Bill Gates Is Hungry For Your BlackBerry

Sept. 3, 2007
A few issues ago, I put a quote in my IT enewsletter from Microsoft CIO Stuart Scott where he talked about the difference between his former experience serving as a manager at GE and at his present job at Microsoft. "In my experience, GE was very good ...

A few issues ago, I put a quote in my IT enewsletter from Microsoft CIO Stuart Scott where he talked about the difference between his former experience serving as a manager at GE and at his present job at Microsoft.

"In my experience, GE was very good at launching hard products and not so good at soft ones. Microsoft is the exact opposite."

As much as that may have been true in the past, these days Microsoft has been laboring on both hard and software fronts. Ask any guy under 30 about the "red ring of death" and they'll tell you the sad tale of a manufacturing defect in Microsoft's popular Xbox 360 video game console that led to reported failure rates as high as 33% at some retailers. The warranty extension alone may end up costing the Redmond, Wash.-based tech manufacturer $1.15 billion dollars.

And even on the software front, Microsoft's true "core competency", the news hasn't exactly been all that good either. Even leaving Vista's delayed launch (and myriad of other problems too numerous to link to) aside, a server outage at the "Windows Genuine Advantage" remote software authentication program last week led to a number of legitimate Microsoft XP and Vista users worldwide being wrongly targeted as software pirates, in turn costing the manufacturer even more precious PR points from a dwindling store.

The big-brotherish, doublespeak-entitled "Windows Genuine Advantage" program was already universally despised anyways, so there was really nowhere to go but down -- especially with users who paid good money for Microsoft's new OS and had their computers targeted for (the also euphemistically titled) "reduced functionality mode" for about a day.

Therefore, the tech rumor du jour, that Microsoft may move to take over BlackBerry manufacturer Research In Motion, is making the presently contented BlackBerry user community understandably wary.

Should such a takeover occur, Microsoft would likely attempt to integrate both the proprietary software and hardware associated with the popular mobile device into its own product development and service system -- a system that has been taking enough hits as of late that one Blackberry user I know threaten to switch to Apple's iPhone "on principle alone."

"Half the reason I like my BlackBerry Curve is that it's one area of business where I don't have to deal with Microsoft," he says. Another unenthused user, commenting on the Engadget forums, simply remarked: "Please, please, please no."

However these and the millions of other subscribers (RIM added 1.2 million last quarter alone) might hate to hear it, the move probably makes a lot of sense to an executive team at Microsoft who have been forced to endure the continuing weight of positive iPhone press and a growing rumble of rumors about search (and now software) rival Google's own potential entry into the internet-driven mobile communications device market.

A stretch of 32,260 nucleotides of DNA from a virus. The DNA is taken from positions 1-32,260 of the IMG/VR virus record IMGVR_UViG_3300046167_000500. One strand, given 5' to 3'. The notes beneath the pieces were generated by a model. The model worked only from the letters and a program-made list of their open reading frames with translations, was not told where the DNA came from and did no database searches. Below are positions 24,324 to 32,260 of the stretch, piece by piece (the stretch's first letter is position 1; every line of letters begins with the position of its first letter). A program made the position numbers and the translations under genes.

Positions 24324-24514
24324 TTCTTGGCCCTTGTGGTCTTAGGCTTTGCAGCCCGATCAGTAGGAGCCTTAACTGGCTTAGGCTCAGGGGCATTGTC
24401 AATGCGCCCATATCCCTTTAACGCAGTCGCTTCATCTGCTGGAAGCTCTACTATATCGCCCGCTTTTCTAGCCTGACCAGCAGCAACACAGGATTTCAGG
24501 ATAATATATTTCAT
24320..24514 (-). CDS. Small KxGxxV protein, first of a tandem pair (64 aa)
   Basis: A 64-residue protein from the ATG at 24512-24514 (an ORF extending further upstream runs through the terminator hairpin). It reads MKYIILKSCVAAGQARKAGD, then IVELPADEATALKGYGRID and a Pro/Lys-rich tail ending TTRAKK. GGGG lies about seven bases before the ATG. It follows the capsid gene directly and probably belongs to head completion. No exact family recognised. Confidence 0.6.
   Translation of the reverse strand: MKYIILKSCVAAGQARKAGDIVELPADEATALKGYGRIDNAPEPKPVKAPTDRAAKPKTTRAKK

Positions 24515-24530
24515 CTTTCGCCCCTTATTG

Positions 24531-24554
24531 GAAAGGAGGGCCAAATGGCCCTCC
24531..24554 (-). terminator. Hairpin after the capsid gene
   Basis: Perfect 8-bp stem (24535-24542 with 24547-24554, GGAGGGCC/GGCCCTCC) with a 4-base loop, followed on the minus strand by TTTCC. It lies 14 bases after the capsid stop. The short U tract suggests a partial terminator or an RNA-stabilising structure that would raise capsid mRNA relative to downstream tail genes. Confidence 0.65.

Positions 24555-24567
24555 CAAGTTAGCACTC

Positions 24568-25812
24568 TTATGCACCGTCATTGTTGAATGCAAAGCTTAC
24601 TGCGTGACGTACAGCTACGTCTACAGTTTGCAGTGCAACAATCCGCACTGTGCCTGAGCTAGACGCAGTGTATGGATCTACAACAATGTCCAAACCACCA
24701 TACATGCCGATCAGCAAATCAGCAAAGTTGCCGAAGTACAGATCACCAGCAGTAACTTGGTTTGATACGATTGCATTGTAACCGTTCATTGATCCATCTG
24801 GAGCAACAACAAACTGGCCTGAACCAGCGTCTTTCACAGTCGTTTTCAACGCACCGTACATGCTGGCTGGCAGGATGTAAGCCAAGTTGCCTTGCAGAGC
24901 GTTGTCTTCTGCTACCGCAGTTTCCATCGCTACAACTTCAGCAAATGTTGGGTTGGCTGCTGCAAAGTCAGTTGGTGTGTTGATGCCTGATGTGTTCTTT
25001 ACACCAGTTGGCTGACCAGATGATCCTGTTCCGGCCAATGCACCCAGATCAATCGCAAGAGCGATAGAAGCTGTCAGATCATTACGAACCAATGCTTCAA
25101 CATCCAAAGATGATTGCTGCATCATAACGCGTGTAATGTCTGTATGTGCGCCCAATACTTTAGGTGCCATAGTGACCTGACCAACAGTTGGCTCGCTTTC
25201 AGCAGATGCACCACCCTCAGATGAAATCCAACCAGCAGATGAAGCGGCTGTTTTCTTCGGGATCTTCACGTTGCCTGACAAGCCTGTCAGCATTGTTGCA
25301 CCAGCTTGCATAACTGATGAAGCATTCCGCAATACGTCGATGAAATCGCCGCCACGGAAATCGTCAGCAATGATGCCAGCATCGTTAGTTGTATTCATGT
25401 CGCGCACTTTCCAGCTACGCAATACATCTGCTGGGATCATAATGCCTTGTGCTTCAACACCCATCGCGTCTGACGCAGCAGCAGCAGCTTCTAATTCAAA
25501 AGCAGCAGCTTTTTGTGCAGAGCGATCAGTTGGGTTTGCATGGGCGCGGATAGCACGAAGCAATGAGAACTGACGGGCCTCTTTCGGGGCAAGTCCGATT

According to Info-Tech analyst Michelle Warren

"Microsoft is facing increased competition from both Google and Apple on two different fronts at the same time, so they need to make a disruptive move to energize their marketing activities in the Internet and mobility spaces."

Warren says that Google has been encroaching on Microsoft's turf by dominating Internet search functions and is expected to enter the wireless communications industry, particularly for Internet-driven mobile communications. Meanwhile, Apple is already taking a bite out of the U.S. consumer market for handheld devices and impacting Microsoft's mobile market share. Acquiring a key device manufacturer (much less a leader like RIM) would immediately give Microsoft credibility and leverage in the lucrative corporate wireless space.

To its credit, Bill Gates has never been one to sit idly by and watch money flow through a market -- and his deep-pocketed "mega cap" MSFT has the cash on hand to buy pretty much anyone they choose.

But before you go and do something drastic (like trade in your BlackBerry for a comparable Palm, Motorola or Nokia product or, heaven forbid, an iPhone) just remember it's only a rumor.

At least for now.

And anyway, even if MSFT doesn't buy RIM, the ever-acquisitive Oracle just might.

(Now there's a rumor for the rumor mills!)

Popular Sponsored Recommendations

Food and Beverage 2024 Trends and Outlook for North America

Oct. 29, 2023
Ready to hear what 200 of your peers said are the top challenges and opportunities in 2024? Don’t fall behind. Uncover actionable insights to better prepare for 2024 in this whitepaper...

Digitally Transforming Data and Processes With Product Lifecycle Management

Oct. 29, 2023
Manufacturers face increasing challenges in product development as they strive to consistently deliver improved results. Discover how industry leaders are improving time-to-market...

Gain a competitive edge with real-world lessons on private 5G networks

Nov. 16, 2023
The use of private networks in manufacturing applications is rapidly growing. In this paper, we present valuable insights and lessons learned from the field with the goal of enhancing...

Beware Extreme Software

Sept. 24, 2023
As a manufacturer, you understand the importance of staying ahead of the curve and being proactive in your approach to technology. With the rapid pace of change in the industry...

Voice your opinion!

To join the conversation, and become an exclusive member of IndustryWeek, create an account today!